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Multi-Way Conventional loudspeakers with crossovers

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Old 23rd October 2008, 12:56 PM   #4591
gedlee is offline gedlee  United States
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Looks perfectly reasonable. I am sure that those driver parameters could be tweaked a bit, but this is a first cut.

The high end drop is no where near as seveer as shown, but that could be a lot of things. Its probably not lumped parameter up that high. And the inductance could be lower - lots of things.
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Old 23rd October 2008, 01:21 PM   #4592
Kolbrek is offline Kolbrek  Norway
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Good. I will use this driver model in the simulations, unless there is anything you want to change.

Bjørn
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Old 24th October 2008, 02:45 PM   #4593
Paul W is offline Paul W  United States
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Bjørn,

As if you haven't received enough requests ...

It would also be interesting to see simulations for the JBL 243X "throatless" style driver Lynn is also considering.

Paul
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Old 24th October 2008, 05:48 PM   #4594
gedlee is offline gedlee  United States
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I would expect a short throat to make a small difference, but nothing dramatic. The biggest factor is going to be the waveguide not the throat.
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Old 24th October 2008, 11:28 PM   #4595
soongsc is offline soongsc  Taiwan
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Quote:
Originally posted by gedlee
I would expect a short throat to make a small difference, but nothing dramatic. The biggest factor is going to be the waveguide not the throat.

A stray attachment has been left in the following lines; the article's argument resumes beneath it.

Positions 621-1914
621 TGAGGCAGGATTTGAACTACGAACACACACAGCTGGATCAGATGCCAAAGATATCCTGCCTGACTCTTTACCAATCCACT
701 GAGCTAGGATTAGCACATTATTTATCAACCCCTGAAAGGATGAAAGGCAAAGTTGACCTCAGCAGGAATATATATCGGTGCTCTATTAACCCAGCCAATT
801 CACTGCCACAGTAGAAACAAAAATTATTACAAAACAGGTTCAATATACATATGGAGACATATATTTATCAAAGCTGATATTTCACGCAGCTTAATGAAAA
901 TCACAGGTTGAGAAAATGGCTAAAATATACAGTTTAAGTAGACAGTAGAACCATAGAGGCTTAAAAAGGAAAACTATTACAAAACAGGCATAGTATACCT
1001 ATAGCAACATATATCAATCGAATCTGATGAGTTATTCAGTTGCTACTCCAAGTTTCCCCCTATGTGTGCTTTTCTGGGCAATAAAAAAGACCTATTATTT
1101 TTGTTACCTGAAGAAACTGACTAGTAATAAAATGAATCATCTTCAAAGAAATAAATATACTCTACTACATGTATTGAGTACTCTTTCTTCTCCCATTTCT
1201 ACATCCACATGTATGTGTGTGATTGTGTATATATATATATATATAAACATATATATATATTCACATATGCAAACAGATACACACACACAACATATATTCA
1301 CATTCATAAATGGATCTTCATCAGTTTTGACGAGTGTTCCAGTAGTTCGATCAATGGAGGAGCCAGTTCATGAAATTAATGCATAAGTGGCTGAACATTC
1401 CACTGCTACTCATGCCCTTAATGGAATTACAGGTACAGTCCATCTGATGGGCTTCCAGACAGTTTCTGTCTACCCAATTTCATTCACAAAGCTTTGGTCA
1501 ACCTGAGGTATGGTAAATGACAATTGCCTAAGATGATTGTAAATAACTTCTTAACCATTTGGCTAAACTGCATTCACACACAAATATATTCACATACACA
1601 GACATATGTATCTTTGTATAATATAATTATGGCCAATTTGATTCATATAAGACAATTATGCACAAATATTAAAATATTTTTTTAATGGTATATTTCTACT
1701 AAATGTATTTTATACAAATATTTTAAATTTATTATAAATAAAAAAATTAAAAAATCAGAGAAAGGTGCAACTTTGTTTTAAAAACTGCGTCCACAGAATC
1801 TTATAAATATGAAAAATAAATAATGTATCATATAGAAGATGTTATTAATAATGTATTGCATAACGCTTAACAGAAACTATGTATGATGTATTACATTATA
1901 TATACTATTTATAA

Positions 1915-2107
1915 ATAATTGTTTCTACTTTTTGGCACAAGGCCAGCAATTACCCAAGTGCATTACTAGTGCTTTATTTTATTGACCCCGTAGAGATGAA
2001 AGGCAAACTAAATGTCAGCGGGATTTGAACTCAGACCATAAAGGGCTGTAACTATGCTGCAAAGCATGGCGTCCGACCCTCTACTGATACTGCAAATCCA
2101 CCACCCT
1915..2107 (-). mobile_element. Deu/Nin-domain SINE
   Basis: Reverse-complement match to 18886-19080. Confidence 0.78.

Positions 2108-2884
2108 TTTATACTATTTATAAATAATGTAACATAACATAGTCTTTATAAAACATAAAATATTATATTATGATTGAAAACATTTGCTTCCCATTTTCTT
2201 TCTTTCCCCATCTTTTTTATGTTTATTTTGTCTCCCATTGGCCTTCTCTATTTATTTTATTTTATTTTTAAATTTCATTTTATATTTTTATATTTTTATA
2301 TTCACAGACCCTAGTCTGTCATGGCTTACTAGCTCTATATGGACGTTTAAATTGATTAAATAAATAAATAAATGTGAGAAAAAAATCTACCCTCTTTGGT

For this particular case with the JBL 243X or in general?
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Old 25th October 2008, 02:40 PM   #4596
gedlee is offline gedlee  United States
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In general.
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Old 25th October 2008, 02:50 PM   #4597
Paul W is offline Paul W  United States
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Agree the overall waveguide should make a much larger difference than throat length of the driver. I thought a longer driver throat would provide a bit lower extension.

The top end is what I'm really curious about...no real clue how zero/long driver throat lengths would change performance on a short/zero throat WG like the OS or conical.
Paul
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Old 26th October 2008, 10:07 AM   #4598
SunRa is offline SunRa  Romania
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Mr. Olson and everybody,

do you think the placement of woofers in the emerald physics loudspeaker could produce some un-wanted artifacts in the bass region?

Is it something to consider in this project?

Here are some pics, at the end of the thread : http://www.diyaudio.com/forums/showt...17#post1641517
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Old 26th October 2008, 11:44 PM   #4599
mige0 is offline mige0  Austria
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Quote:
Originally posted by gedlee

.....
The volume and size of the rear chamber = just consider this as part of the diaphragm

For a first order effect yes, and maybe good enough for the simu intended – I agree.